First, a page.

Leona O'Neill

Leona O'Neill has been a journalist in Northern Ireland for over 20 years working with, among others, the Belfast Telegraph, Sunday Life, Daily Mirror and the Irish News. She is also a news reporter on Q Radio, a weekly columnist with the Irish News and a commentator for the BBC. She is a mother of four children - two of them teenagers - and as such is also a full-time professional worrier.

Let’s take a walk down technology’s Memory Lane

Modern technology has advanced so much in the last four decades that our world is almost unrecognisable to the one we knew as kids.

If you are like me and remember watching football matches on black and white televisions, trying to figure out who on earth was playing for who, or recall every house having just the one rotary dial telephone, you might appreciate this walk down technological memory lane. For these blasts from the past have pathed the way for the everyday devices we simply can’t live without today.

Personal Computers

 

The 1980s was a decade of questionable fashion, dodgy hair and shoulder pads. But it was also the era of the personal computer.

In the early part of the decade, a revolution of sorts in home computing broke out. Futuristic personal computers – originally not seen outside the realms of science or big business – began appearing en masse in people’s homes in the UK as computers became more affordable. Parents flocked to buy them as adverts telling them they would give their children a better chance in life were pumped out over our TV screens.

People purchased Sinclair ZX Spectrums, Acorn Electrons and Commodore 64s for home use. Computers were basic, many displayed in black and white and most held little more than one kilobyte of memory, that would be a millionth of that of a present day iPhone. Imagine that.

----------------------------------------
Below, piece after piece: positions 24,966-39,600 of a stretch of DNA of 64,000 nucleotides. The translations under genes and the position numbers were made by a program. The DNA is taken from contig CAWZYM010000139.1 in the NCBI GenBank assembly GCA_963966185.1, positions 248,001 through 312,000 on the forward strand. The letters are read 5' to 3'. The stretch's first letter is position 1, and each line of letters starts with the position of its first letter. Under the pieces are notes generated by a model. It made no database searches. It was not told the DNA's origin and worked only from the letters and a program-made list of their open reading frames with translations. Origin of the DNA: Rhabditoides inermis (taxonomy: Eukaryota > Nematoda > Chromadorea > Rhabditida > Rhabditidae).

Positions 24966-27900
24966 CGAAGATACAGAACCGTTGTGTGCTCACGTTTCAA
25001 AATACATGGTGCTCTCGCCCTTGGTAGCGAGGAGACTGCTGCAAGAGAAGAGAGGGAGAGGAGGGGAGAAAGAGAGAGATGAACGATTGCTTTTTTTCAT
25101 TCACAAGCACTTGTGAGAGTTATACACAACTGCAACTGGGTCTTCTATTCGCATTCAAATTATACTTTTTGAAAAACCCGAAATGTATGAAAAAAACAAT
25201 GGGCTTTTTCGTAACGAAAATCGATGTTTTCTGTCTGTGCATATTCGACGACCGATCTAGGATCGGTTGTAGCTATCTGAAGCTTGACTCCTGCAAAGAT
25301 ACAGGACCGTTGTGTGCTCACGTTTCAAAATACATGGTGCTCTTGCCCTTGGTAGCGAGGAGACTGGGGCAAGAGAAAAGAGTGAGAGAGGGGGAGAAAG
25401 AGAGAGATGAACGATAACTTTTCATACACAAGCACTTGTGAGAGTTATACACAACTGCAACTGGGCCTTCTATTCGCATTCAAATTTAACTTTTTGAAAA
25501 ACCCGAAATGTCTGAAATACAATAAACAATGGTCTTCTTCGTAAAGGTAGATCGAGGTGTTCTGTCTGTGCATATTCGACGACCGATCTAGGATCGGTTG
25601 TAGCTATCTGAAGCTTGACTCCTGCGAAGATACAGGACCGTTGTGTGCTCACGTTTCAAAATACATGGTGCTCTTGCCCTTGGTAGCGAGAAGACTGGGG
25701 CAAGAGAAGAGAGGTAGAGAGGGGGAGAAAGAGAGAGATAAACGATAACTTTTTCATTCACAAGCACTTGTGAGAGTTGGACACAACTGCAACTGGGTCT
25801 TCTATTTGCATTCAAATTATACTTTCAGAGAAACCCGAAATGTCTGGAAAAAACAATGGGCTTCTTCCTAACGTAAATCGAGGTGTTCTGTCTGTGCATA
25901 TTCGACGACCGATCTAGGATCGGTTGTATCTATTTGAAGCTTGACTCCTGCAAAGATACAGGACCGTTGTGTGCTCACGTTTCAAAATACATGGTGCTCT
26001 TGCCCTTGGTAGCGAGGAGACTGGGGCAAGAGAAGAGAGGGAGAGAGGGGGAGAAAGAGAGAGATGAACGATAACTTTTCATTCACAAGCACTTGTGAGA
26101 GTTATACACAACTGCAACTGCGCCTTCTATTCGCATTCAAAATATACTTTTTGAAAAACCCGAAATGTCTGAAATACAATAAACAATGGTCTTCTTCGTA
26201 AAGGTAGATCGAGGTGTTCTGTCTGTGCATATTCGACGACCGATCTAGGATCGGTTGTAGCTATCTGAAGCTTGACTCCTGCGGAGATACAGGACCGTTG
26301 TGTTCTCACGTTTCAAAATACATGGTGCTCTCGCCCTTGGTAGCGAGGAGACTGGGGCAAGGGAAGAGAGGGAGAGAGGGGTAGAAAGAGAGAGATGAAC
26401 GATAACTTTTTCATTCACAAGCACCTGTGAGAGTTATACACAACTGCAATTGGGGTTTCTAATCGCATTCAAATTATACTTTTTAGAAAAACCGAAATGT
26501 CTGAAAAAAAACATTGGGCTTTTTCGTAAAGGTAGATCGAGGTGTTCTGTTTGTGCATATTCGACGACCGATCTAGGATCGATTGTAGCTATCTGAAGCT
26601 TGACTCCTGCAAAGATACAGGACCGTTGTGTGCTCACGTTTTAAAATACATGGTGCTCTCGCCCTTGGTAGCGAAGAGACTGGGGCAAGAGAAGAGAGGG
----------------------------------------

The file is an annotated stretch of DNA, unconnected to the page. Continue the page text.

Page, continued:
An advert for the Commodore VIC-20 computer told us that ‘we live in the age of computers’. And they weren’t wrong. Floppy discs, hard discs and CDs evolved and memory got bigger as the decade closed. Today nearly every home in the UK has some manner of computer under its roof.

Walkmans

The 1980s was a time of truly awful music, but at the same time some amazing technology to play said awful tunage was emerging.

Born in Japan in 1979 the Walkman was the go-to device of every teenager on the planet who wanted to drown out their parents by blaring Survivor’s Eye of the Tiger. Joggers the land over slipped in a cassette of Olivia Newton John’s Physical to inspire them to get fit and people who just wanted to be cool hooked them onto their jeans.

This fascination with private music on tap, on earphones, gave birth to today’s iPhones and iPods, Spotify and iTunes – technology and apps which allow us to listen to a vast array of music at any time, anywhere, even if it is Eye of the Tiger.

VCRs

Imagine a time without Netflix, before Amazon Prime, BBC iPlayer and Sky On Demand TV. Those were dark times when chunky, clunky Videocassette Recorders, or VCRs as they were affectionately known, were king. Those were days when you had to get up off your sofa, drive to your local video store, pick out a movie, pay to rent it for the evening, drive home, place it in your VCR and hope the machine didn’t eat it. What a palaver. Those were the days when you could mistakenly tape the Dukes of Hazzard over your aunt’s wedding video and fast forward through the adverts of your favourite show. Absolute bliss.

VCRs paved the way for today’s TV on demand. Thanks to them, people are no longer troubled with the pressures of leaving their sofa. You press and button on your remote control and your entertainment appears on your screen. And for that we give praise. God bless those big chunky silver monstrosities that ceaselessly chewed up our precious video tapes for all they taught us.

Telephones

There was a time when the only phone available in many houses was the curly-wired, spinny dial one your sister was never off in the hall. First we had rotary dial telephones, then we progressed to touch dial. And by the end of the 1980s we saw the emergence of technology that we are all familiar with today.

In 1973 Motorola’s Martin Cooper invented the very first mobile phone. It was the size of his head and as heavy as a brick, but by the 1980s, technology had progressed in leaps and bounds and phones had become smaller and thinner and found their way into the hands of the ordinary man and woman in the street.

In the decades that followed text messaging was developed, pay-as-you-go technology resulted in an explosion in phone ownership, emojis were dreamt up, mobile internet was born and the rest is history. Now every single one of us has a super slim miniature computer, expert communication device in our pockets and we have Mr Cooper to thank for it.

Who knows what type of technology the next 40 years will bring.